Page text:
Re: moving Tegra30 to the common clock framework

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On 05/09/2012 03:36 AM, Peter De Schrijver wrote:
On Wed, May 09, 2012 at 02:41:37AM +0200, Saravana Kannan wrote:
On 05/08/2012 10:15 AM, Turquette, Mike wrote:
On Mon, May 7, 2012 at 10:07 PM, zhoujie wu<zhoujiewu@xxxxxxxxx>   wrote:
Hi Mike,
Could you please explain more details about how to implement a
re-parenting operation as part of it's .set_rate implementation?


As far as I know, we can not call clk_set_parent in .set_rate function
directly, since clk_set_rate and clk_set_parent are using the same

That is correct.

Any other interface can be used to implement it?

You have two options available to you.

1) __clk_reparent can be used from your .set_rate callback today to
reflect changes made to the tree topology.  OMAP uses this in our PLL
.set_rate implementation: depending on the re-lock frequency the PLL
may switch parents dynamically.  __clk_reparent does the
framework-level cleanup needed for this (that function is also used
when populating the clock tree with new clock nodes).

2) __clk_set_parent could be made non-static if you needed this (I've
been meaning to talk to Saravana about this since I think MSM needs
something like this).


I don't think I need (2). But I don't think I can use (1) as is either.
I can use (1) with some additional code in my set rate op.

While set rate is in progress, both the parents might need to stay
enabled for a short duration. So, in my internal set rate, I need to
check if my clock is prepared/enabled and call prepare/enable on the
"old parent", call __clk_reparent (which will reduce the ref count for
the old parents and increase it for the new parents), finish the
reparent in HW and then unprepare/disable the old parent if I have
prepared/enabled them earlier.

It might be beneficial to provide something like a
__clk_reparent_start(new_parent, *scratch_pointer) and
__clk_reparent_finish(*scratch_pointer) if it will be useful for more
than just MSM. Based on this email, I would guess that Tegra would want
something similar too.

We also need to reparent clocks using a pll if we want to change the PLLs rate
while the users are active.


Is this reparent permanent (as in, stays reparented when you return from clk_set_rate()) or is it a reparenting for just a short duration inside the set_rate ops?

If it's the latter, I don't think you would need any helper code in clock framework other than the already existing __clk_prepare() and clk_enable(). Just turn on the temp parent, reparent to it, do whatever you need to do, and go back to your original parent.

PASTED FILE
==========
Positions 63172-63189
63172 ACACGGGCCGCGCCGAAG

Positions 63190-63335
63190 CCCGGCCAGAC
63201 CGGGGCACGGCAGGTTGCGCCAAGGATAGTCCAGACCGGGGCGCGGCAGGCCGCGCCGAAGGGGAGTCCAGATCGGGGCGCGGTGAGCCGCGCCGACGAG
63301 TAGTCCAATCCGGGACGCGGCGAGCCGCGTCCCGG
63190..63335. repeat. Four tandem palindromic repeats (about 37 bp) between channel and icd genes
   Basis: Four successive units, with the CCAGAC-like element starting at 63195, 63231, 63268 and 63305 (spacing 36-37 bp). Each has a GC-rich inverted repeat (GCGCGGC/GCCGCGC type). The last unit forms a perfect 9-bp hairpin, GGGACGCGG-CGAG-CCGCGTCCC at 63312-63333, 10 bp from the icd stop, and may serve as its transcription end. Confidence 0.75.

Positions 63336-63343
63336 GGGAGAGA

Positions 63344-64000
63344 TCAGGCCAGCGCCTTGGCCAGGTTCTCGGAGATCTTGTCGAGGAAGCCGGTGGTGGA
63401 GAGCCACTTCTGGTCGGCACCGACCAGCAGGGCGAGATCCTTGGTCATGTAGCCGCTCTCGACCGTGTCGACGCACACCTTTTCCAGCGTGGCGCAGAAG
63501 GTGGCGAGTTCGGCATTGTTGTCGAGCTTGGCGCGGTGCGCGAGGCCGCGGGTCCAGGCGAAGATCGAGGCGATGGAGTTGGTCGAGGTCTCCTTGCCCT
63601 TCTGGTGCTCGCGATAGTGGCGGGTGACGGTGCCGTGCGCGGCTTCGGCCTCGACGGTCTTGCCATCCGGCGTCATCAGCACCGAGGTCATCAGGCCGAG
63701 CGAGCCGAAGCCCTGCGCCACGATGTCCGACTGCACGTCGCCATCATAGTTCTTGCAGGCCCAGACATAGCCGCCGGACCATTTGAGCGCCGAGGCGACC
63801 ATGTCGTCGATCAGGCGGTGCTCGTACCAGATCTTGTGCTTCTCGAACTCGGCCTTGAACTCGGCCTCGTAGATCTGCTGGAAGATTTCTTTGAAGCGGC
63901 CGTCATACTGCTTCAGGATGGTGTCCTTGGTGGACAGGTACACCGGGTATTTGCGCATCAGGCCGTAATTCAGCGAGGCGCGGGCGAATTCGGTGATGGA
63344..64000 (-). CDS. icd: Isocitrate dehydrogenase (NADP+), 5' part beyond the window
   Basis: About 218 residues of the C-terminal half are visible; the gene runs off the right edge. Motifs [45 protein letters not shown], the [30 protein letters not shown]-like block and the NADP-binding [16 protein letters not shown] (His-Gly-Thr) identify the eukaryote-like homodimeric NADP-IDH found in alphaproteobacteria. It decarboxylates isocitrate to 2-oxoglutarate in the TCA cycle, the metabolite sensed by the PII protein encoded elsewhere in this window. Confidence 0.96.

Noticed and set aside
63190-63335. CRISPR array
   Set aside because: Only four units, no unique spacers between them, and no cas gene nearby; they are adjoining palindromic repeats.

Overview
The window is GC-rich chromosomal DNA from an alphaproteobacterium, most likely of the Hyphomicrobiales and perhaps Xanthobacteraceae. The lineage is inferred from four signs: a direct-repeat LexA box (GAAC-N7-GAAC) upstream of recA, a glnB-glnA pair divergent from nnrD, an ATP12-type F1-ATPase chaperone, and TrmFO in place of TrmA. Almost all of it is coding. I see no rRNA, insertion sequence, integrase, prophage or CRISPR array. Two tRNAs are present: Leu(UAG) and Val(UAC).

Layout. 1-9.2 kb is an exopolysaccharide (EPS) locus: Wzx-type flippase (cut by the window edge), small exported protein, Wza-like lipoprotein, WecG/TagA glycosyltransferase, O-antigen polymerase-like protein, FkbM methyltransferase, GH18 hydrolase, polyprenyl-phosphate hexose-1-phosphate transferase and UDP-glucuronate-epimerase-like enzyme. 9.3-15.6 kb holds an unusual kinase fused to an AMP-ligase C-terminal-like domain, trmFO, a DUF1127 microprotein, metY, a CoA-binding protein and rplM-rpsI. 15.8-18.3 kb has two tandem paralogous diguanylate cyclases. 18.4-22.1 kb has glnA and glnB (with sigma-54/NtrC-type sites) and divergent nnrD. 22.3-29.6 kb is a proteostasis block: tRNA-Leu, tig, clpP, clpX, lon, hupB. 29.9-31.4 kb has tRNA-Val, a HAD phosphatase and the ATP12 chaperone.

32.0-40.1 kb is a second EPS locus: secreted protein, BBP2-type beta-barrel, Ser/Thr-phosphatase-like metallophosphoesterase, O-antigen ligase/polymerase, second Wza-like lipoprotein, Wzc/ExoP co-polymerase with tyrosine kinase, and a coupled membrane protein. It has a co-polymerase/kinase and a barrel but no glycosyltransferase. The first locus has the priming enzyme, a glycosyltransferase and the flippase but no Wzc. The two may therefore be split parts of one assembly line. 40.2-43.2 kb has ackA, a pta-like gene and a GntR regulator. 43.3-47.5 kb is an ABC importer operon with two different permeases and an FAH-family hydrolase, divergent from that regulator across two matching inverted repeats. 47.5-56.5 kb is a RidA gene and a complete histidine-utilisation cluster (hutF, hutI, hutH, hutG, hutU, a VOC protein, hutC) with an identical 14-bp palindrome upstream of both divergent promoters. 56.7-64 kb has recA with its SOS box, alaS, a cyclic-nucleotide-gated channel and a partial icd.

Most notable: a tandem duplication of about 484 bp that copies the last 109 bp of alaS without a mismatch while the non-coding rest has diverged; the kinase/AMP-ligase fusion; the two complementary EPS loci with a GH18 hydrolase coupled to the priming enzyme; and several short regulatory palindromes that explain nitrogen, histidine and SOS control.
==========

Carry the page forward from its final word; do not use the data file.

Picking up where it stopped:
If it's the former (permanent reparent), can I assume that the CLK_SET_RATE_PARENT flag won't be set for this clock? Otherwise, it's going to be quite yucky/convoluted. I'm not sure how well a reparent would work with the code in common clock framwework that walks up the parents to propagate the rate change to them. I wouldn't say that it's wrong to only want to propagate the rate for certain rates and for certain parents, but I will have to stare at the common clock code for a while.


I was looking at the code to make the changes and I noticed this snippet (reformatted for email) in clk_change_rate():

       if (clk->ops->set_rate)
                clk->ops->set_rate(clk->hw, clk->new_rate,

        if (clk->ops->recalc_rate)
                clk->rate = clk->ops->recalc_rate(clk->hw,
                clk->rate = clk->parent->rate;

I'm a bit confused. I thought recalc_rates was optional. But if I don't implement it, the clocks rate will get set to parent's rate? Or is that a bug in the code?

Also, if the clock's rate was just set with set_rate, why do we need to recalc the rate by reading hardware? I'm a bit confused. Can you please clarify what's going on here?

Would you mind adding more comments inside clk_calc_new_rates() and clk_change_rate() trying to explain what cases you are trying to account for?

Also, in clk_calc_new_rates(),

        if (!clk->ops->round_rate) {
                top = clk_calc_new_rates(clk->parent, rate);
                new_rate = clk->parent->new_rate;

                goto out;

Is the code assuming that if there is no round rate ops that that clock node is only a gating clock (as in, can't change frequency the input freq)? Just trying to understand the assumptions made in the code.


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